RN and John Wayne converse at La Casa Pacifica during a Republican fundraiser on August 27, 1978.
Today is John Wayne’s having been born on May 26, 1907. In honor of the Duke, the New Nixon blog takes a look at his relationship with President Nixon.
During the 1960 presidential race, a quote from John Wayne appeared in an ad for Life Magazine two weeks prior to the Republican and Democratic Conventions.
Very soon the two great political parties of the United States will nominate their candidates for President. One of these men will be assigned the awesome duties of the White House. In this moment when eternity could be closer than ever before, is there a statesman who for the sake of a vote is not all things to all men; a man who will put America back on the high road of security and accomplishment; without fear of favor or compromise; a man who wants to do the job that must be done and to hell with friend or foe who would have it otherwise; a man who knows that the American softness must be hardened; a man who knows that when our house is in order no man will ever dare to trespass.
His statement was an analogy to the heroic men who defended the Alamo and a reference to the movie he was set to release in October of 1960. Without naming names, he effectively publicized his presidential favorite. For John Wayne, the man most apt for the office of the presidency, the man unafraid of making the tough decisions, was Richard Nixon.
His faith would not wither. He supported RN in the presidential elections again in 1968, and 1972, and continued to support him after his resignation in 1974.
Perhaps surprising to some, President Nixon attracted a slew of celebrity endorsements and built some notable friendships out of these. From Ray Bolger and Rudy Vallee, to Sammy Davis Jr. and Jackie Robinson, President Nixon was a popular candidate. John Wayne particularly held him in high regard.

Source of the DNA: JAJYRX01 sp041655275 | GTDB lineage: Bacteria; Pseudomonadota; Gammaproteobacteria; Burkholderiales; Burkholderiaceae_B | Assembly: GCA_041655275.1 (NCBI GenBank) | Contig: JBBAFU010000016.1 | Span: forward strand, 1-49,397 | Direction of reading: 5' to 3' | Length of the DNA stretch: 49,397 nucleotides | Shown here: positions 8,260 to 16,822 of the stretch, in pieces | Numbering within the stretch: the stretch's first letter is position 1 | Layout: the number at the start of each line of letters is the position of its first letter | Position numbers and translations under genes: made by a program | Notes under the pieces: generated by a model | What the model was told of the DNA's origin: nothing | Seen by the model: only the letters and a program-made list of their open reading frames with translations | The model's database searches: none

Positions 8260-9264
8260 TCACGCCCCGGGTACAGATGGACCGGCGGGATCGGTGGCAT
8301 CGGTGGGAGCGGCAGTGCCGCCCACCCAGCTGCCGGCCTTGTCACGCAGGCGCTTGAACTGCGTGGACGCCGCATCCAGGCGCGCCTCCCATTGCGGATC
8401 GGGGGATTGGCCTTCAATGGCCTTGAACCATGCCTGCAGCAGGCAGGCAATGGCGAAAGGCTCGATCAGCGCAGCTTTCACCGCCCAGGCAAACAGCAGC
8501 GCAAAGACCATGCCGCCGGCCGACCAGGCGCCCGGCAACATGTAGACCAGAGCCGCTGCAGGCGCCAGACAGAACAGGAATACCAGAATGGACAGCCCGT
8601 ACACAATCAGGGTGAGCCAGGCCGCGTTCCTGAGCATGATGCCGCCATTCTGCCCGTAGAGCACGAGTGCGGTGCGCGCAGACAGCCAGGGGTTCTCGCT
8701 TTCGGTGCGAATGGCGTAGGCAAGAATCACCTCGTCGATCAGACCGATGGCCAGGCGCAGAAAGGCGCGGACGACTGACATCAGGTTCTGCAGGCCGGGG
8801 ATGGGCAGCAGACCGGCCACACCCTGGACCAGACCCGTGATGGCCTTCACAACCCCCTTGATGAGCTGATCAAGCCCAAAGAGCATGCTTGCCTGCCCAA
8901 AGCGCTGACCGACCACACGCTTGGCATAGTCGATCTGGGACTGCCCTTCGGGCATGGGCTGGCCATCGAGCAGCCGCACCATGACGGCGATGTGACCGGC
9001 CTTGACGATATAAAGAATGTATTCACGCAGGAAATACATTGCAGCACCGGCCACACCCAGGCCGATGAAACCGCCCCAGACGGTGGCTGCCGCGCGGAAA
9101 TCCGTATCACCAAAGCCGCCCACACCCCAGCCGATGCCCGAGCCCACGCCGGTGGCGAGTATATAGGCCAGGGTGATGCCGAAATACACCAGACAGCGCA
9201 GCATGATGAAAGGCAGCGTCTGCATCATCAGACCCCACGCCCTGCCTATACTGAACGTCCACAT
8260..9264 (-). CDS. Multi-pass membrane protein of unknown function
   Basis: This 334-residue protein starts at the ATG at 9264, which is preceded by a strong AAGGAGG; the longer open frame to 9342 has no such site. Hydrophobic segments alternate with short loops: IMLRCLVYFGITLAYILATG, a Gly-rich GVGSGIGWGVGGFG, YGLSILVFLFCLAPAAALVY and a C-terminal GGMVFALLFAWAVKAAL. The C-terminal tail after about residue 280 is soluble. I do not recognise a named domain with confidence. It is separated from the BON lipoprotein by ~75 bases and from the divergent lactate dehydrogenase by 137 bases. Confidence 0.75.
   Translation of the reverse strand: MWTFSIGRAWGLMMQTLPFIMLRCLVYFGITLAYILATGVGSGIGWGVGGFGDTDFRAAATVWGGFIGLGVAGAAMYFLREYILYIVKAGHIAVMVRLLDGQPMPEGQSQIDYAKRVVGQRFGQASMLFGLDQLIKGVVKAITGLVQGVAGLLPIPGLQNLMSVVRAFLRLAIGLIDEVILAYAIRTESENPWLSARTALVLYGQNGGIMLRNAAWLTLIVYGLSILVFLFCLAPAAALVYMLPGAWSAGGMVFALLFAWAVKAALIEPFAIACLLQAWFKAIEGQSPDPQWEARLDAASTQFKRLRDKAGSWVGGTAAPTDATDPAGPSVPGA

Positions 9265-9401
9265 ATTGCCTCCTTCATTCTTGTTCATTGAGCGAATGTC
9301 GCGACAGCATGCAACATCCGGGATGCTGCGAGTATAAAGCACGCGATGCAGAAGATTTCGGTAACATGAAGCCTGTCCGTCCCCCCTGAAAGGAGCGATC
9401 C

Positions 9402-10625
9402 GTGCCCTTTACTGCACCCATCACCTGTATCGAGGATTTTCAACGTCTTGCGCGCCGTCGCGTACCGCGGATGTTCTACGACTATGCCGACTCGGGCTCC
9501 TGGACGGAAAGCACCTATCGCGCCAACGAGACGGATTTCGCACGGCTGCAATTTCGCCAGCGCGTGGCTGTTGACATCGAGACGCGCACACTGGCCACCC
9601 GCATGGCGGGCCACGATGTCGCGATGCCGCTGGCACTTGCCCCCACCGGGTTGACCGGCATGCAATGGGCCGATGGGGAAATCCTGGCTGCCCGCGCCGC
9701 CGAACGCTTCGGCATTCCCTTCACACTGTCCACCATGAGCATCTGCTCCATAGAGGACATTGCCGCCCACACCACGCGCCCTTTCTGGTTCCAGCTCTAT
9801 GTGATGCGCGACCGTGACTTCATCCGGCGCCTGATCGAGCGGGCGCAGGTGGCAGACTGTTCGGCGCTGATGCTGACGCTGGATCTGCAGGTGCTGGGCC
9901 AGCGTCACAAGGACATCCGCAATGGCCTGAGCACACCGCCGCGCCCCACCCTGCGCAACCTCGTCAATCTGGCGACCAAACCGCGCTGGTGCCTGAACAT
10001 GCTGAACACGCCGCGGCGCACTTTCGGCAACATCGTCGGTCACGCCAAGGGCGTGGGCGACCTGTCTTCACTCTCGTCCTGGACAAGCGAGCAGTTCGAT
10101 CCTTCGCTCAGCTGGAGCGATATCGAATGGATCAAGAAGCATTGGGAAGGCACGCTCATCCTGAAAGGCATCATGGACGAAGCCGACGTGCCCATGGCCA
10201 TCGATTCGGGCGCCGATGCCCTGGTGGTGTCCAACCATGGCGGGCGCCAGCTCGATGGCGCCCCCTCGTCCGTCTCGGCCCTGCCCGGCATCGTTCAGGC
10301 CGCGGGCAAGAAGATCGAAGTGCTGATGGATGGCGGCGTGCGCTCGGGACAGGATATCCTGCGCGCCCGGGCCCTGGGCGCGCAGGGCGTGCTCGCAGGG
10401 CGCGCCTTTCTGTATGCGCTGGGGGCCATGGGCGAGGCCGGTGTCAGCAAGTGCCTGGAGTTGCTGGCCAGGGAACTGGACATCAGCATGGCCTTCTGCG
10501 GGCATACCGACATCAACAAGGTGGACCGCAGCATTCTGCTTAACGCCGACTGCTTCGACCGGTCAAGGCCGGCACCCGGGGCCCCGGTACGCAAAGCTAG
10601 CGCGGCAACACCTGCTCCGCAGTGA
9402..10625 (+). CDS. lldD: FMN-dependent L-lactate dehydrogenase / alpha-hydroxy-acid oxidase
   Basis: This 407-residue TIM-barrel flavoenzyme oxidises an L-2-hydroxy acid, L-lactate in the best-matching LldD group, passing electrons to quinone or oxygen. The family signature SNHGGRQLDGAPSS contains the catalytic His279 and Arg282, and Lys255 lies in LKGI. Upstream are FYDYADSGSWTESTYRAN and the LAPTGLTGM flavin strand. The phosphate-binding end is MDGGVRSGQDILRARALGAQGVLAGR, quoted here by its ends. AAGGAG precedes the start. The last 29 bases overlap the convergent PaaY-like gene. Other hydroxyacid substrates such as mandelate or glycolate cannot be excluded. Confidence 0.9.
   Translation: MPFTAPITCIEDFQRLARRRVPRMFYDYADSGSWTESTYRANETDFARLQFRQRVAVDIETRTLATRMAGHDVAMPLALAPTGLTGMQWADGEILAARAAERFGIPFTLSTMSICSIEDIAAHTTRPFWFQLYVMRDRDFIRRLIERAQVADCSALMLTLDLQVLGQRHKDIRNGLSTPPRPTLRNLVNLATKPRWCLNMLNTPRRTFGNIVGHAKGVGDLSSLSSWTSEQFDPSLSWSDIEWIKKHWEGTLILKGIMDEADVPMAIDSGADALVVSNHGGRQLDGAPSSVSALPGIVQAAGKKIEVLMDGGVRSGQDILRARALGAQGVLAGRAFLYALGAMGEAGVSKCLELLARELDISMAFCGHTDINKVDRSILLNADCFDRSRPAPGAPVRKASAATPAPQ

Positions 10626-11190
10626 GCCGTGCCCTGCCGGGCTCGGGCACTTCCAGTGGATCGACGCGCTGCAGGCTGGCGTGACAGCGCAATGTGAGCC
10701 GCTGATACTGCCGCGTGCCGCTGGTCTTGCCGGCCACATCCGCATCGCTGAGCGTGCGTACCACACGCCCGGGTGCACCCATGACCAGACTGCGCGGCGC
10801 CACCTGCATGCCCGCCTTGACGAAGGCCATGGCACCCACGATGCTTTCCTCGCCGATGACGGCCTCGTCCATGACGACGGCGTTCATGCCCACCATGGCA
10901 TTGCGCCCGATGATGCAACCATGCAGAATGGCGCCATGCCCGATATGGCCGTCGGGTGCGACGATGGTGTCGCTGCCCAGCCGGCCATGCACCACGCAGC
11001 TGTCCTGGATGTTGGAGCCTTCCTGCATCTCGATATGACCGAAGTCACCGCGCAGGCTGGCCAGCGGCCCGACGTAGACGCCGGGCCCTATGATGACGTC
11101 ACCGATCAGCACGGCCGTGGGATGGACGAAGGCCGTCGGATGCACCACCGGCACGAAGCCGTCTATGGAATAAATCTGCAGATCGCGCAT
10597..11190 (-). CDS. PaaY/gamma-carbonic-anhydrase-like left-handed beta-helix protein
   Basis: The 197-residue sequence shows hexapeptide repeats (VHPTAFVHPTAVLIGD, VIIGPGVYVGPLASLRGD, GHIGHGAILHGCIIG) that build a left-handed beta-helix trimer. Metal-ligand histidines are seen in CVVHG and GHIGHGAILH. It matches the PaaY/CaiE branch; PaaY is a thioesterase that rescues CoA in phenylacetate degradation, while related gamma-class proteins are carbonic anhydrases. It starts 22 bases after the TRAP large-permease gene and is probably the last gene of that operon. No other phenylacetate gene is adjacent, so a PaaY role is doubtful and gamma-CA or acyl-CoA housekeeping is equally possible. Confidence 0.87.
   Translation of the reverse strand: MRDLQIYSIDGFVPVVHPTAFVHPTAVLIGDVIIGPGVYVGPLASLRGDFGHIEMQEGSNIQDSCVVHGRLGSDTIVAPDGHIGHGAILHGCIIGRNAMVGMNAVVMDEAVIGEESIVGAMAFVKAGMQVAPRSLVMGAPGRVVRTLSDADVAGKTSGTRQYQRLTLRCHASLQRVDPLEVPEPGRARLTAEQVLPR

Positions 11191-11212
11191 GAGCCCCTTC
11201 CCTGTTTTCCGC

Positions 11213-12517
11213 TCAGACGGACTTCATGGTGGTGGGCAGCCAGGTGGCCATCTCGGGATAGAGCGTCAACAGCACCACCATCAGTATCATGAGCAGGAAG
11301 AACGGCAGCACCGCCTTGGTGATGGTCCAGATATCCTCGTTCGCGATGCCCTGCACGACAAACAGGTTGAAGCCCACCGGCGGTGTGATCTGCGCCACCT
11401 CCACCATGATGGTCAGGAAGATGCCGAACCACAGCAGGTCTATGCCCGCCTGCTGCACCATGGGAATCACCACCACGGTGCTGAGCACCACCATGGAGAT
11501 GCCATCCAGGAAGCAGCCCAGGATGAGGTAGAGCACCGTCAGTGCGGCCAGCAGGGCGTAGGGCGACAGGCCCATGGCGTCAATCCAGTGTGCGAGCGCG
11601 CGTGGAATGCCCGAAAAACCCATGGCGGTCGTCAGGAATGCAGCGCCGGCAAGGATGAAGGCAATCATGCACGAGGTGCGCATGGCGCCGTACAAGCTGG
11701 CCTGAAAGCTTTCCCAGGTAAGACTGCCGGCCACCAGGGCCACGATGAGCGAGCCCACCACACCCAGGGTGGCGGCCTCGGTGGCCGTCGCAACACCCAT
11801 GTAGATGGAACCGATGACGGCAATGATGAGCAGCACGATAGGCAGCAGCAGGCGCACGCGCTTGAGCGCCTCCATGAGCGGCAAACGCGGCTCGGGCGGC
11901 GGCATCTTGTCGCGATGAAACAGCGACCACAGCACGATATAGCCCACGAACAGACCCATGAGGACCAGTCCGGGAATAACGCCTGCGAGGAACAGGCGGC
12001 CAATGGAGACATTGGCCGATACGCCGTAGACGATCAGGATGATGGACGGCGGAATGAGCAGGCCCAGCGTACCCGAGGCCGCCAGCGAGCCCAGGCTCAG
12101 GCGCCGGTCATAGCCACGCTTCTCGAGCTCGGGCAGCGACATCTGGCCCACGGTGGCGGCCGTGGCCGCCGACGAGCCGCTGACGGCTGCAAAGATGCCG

What drew Wayne to RN? Wayne was a vocal mainstream conservative Republican who was an ardent anti-Communist. Around the time Wayne entered into his filming peak, then Congressman Nixon was building his anti-Communist record while sitting on the House Un-American Activities Committee. His prosecution of Alger Hiss, and his relentless drive for victory in this case, likely made a lasting impression on Wayne. When the Republicans triumphed in 1952 with the Eisenhower-Nixon ticket, Wayne was especially satisfied and proud of the party he represented.
When RN lost one of the closest presidential elections in the history of the United States in 1960, Wayne did not kick dirt over the victorious Kennedy. Instead, in a truly patriotic way, he said, “I didn’t vote for him, but he’s my president, and I hope he does a good job.”
To be sure, when RN made his comeback from the wilderness by winning the 1968 election, Wayne was elated. He celebrated throughout the month of January and the president-elect, grateful for Wayne’s support, made sure to invite him to all inaugural festivities.